September is finally upon us, which means the beginning of the season of affordable housing forums, conferences and convenings. At NHC we are set for our busiest fall ever!
On Sept. 11 NHC will host a Veterans Housing Convening at the Ronald Regan Center here in DC. This event will focus on rental housing in particular and will feature research presentations from the National Low Income Housing Coalition, League of Cities and NHC’s Center for Housing Policy, best practices in veterans housing communications and a discussion of policy recommendations to increase the supply of affordable rental housing for veterans. As I have noted before you can watch a webcast of the convening if you cannot attend in person. Please visit our website for more information and to register.
NHC is proud to be a sponsor and presenter at the Bipartisan Policy Center 2014 Housing Summit on Sept. 15 and 16. The summit brings together a wide array of housing experts and promises to be an important catalyst for housing policy dialog for the coming year. As Amy Clark notes below, we’re partnering with the BPC to present an invitation-only messaging workshop as part of the summit. Visit the BPC website for more information on the summit and how to register.
NHC focuses on being a resource on values-based messagingand other effective communications strategies. We believe there is a causal relationship between the difficulty the affordable housing community has had in building support for policy and funding solutions and how we talk about the work we do and the people with serve. Sometimes new frames suddenly arise that seem like useful opportunities to build support but may in fact increase negative stereotypes in the long run. One of these examples is the discussion of the separate entrance, or “poor door,” in a New York City development created under that city’s inclusionary housing program. Center for Housing Policy senior research associate Robert Hickey writes about this issue on the NHC Open House blog. Come share your thoughts on the issue as an advocacy opportunity as well as its implications for inclusionary programs across the country.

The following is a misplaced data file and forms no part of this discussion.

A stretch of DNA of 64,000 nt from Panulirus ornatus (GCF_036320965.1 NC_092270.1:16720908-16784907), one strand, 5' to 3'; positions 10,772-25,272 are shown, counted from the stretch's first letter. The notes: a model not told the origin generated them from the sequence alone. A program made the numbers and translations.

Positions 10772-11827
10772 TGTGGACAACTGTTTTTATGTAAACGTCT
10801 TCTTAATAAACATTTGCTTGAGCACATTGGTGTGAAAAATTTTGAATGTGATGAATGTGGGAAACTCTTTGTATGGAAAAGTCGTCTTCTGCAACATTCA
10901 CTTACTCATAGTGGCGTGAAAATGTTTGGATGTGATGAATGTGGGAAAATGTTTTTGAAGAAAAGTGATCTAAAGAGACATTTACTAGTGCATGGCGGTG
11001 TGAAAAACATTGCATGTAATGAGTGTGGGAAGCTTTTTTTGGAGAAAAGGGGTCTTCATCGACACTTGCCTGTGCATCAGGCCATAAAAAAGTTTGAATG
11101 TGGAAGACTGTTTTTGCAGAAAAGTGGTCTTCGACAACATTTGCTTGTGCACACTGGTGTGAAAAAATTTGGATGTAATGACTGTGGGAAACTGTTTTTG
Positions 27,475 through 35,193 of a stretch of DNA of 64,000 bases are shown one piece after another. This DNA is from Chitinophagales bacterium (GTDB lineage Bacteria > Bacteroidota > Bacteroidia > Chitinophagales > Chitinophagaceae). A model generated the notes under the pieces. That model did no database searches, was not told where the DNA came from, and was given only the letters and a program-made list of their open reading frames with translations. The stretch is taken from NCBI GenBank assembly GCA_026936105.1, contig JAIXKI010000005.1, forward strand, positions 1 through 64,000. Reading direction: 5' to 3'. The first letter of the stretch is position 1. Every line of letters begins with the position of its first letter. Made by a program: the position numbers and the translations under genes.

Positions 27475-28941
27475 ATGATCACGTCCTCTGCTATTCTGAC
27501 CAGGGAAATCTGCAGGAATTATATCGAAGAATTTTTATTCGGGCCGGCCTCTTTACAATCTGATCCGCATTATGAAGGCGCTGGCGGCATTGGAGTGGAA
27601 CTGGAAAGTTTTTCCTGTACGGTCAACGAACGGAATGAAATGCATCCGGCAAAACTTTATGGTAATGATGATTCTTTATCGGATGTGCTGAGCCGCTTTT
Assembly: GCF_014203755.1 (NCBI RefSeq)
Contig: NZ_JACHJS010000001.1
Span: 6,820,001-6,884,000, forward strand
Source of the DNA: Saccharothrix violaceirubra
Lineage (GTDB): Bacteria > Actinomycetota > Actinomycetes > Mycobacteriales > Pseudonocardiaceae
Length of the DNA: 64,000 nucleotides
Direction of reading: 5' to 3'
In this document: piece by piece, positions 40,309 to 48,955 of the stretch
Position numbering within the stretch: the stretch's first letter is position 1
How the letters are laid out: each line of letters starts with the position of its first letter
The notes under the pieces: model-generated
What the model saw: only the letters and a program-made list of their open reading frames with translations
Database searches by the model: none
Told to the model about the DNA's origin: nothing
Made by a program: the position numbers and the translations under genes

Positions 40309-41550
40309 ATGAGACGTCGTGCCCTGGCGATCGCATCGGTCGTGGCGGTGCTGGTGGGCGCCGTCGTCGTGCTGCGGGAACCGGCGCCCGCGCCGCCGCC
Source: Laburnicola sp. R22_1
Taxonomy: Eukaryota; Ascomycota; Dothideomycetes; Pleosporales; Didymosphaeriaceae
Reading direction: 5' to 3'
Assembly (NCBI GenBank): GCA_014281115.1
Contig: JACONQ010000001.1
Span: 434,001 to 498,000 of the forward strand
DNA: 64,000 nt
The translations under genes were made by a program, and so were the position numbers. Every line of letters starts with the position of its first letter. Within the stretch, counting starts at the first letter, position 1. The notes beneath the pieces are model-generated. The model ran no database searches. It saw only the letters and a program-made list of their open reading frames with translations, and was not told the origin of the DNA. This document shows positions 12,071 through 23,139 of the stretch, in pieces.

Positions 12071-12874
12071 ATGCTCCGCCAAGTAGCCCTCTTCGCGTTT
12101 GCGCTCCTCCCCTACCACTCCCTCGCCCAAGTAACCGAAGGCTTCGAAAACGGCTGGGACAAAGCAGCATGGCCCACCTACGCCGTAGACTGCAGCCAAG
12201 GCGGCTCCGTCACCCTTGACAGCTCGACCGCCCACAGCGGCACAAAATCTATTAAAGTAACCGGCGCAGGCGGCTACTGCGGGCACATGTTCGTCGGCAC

Another topic dominating the national news is the uprising in Ferguson, Mo., after the police shooting of an unarmed African-American teenager. While such situations bring decades of racial and economic discrimination to the forefront, it can be difficult to transform what we know into a path forward for communities like Ferguson. Ethan Handelman writes about the housing policy implications in this month’s Policy Corner. Please read and share your thoughts with Ethan about where this discussion can go.